3. Experiments and results

3.1. Transmission mode

In the experiment a laser beam is coupled into a fiber and split into two parts, one of which is utilised to illuminate the object and the other is used as reference beam. As the object scatters the beam in all the directions, a part of it interferes with the reference beam. The schematic diagram of the experimental setup is shown in the Fig. 1(a), in which the left part forms a set up for the conventional lensless Fourier transform holography. A hologram of the 3D object is formed immediately in front of the diffuser (here a ground glass is used as a strong thin diffuser) which randomises the transmitted field. The field immediately behind the diffuser is imaged by an objective lens (AF NIKKOR) of focal length ƒ = 50 mm and f-number 1.4 onto the image sensor with magnification M = 1.5. The aperture size of the lens was kept large. A SVS-VISTEK camera, of pixel size 7.4 x 7.4 µm2 and number of pixels 3280 x 4896, is kept normal to the scatterer to receive maximum amount of light. Precise focusing is crucial, and only that part of the diffusive surface that is in exact focus produces images because the OTF term decreases rapidly with defocus. Inverse Fourier transformation is then performed on the recorded intensity distribution to reconstruct the object.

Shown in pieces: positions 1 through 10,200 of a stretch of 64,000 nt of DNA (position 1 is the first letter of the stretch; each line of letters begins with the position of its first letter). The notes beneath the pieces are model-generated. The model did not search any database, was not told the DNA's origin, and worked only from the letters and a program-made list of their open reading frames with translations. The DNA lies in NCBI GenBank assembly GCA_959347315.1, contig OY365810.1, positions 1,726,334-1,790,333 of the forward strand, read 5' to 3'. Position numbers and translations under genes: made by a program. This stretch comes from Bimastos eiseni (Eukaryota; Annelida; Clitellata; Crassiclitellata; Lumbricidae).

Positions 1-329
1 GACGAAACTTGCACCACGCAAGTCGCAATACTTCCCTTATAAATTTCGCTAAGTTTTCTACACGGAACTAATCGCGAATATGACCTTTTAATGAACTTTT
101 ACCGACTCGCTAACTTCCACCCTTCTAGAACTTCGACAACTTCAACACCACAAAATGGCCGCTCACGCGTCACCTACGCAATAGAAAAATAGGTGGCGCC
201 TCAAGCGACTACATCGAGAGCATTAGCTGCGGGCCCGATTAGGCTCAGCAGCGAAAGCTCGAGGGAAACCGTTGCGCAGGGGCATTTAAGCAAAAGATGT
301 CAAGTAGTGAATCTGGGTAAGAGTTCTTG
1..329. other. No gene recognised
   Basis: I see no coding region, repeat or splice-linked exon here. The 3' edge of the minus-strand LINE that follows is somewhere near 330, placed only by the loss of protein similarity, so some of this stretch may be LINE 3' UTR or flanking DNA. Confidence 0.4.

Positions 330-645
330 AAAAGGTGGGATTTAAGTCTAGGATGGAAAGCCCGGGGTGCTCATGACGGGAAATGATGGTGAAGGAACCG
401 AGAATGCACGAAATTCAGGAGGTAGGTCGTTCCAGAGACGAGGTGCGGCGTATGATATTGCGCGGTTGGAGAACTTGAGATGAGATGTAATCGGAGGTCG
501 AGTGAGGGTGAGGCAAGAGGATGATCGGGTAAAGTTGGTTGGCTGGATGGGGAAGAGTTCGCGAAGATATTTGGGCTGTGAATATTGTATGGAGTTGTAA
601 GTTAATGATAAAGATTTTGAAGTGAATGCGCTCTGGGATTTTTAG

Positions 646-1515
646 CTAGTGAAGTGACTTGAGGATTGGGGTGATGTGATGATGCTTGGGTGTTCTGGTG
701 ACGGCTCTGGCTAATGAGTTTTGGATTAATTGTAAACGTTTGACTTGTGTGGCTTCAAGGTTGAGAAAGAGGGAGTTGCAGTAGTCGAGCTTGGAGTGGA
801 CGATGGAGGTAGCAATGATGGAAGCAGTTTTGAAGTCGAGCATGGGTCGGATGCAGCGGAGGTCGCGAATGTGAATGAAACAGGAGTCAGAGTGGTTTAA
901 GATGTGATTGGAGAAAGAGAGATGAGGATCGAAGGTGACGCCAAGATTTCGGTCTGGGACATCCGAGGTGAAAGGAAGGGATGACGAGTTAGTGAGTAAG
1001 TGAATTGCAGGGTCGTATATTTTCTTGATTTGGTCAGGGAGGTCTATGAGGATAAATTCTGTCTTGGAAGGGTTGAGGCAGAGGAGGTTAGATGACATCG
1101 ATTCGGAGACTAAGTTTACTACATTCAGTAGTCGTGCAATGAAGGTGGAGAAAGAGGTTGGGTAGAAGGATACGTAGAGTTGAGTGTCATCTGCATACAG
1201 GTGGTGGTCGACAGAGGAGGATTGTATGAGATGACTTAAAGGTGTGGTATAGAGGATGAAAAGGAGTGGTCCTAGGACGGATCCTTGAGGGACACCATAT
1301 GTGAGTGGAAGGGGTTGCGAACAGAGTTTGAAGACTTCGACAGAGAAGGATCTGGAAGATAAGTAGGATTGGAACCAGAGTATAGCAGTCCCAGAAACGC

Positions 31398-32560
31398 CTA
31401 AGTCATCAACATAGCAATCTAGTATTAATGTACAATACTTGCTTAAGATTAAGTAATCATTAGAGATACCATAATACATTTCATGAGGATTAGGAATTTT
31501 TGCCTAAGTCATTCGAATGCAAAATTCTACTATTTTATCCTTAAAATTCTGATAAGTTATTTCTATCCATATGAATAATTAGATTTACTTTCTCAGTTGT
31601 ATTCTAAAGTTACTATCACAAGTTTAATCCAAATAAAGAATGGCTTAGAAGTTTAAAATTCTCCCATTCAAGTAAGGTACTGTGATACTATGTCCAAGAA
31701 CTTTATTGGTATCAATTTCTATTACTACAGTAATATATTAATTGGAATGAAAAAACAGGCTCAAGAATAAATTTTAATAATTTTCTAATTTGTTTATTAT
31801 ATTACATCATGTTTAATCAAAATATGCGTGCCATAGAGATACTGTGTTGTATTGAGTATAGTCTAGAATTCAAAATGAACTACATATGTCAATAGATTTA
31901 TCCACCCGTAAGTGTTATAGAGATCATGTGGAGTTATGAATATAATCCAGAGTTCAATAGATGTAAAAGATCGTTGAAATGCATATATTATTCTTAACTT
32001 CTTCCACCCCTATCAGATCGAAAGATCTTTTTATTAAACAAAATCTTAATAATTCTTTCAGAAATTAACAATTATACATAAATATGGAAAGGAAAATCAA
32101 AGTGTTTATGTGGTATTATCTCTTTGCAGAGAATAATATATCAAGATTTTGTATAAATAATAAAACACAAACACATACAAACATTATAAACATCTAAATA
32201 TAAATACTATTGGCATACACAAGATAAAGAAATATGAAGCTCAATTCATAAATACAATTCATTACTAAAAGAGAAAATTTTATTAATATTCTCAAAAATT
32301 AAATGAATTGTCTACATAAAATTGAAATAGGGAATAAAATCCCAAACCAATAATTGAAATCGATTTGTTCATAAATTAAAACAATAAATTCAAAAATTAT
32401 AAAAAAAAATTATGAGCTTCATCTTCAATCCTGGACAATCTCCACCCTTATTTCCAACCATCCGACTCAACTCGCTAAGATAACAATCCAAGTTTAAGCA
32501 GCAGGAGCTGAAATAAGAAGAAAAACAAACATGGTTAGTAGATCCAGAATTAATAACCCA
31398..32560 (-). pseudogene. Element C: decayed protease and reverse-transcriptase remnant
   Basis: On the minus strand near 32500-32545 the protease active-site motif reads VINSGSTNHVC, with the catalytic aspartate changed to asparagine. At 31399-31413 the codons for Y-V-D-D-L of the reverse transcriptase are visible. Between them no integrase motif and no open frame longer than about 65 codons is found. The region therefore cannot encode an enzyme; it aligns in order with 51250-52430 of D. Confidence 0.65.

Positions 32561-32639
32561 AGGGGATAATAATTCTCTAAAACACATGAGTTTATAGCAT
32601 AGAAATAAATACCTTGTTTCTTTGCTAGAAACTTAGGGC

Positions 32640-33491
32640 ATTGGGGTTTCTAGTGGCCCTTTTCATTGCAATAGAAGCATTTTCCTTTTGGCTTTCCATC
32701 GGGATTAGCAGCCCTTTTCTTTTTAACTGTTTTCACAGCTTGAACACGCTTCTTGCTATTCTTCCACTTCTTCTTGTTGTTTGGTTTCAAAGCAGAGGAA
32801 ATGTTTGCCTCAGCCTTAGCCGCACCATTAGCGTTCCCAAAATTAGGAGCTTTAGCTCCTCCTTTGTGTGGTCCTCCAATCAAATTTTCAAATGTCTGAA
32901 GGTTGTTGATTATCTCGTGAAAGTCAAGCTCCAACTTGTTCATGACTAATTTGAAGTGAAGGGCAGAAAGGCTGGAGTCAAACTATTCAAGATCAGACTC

When the diffuser was set static, the reconstructed images looked very noisy with speckles and the contrast was also poor. This is because the ensemble averaging operation assumed in our principle is not performed. To replace the ensemble average with time average, the exposure time of the camera was set to 500 ms and the diffuser was kept rotating at very slow speed. As a result, the contrast of the image was improved and speckles were averaged out. In Fig. 2(a) is a magnified view of a part of the hologram recorded while the diffuser is rotating, Figs. 2(b) and 2(c) show the reconstructed images without and with the averaging the speckle field, respectively. With the speckle field being averaged out, the fringes in the holograms gained high visibility and the quality of the reconstructed image has been improved.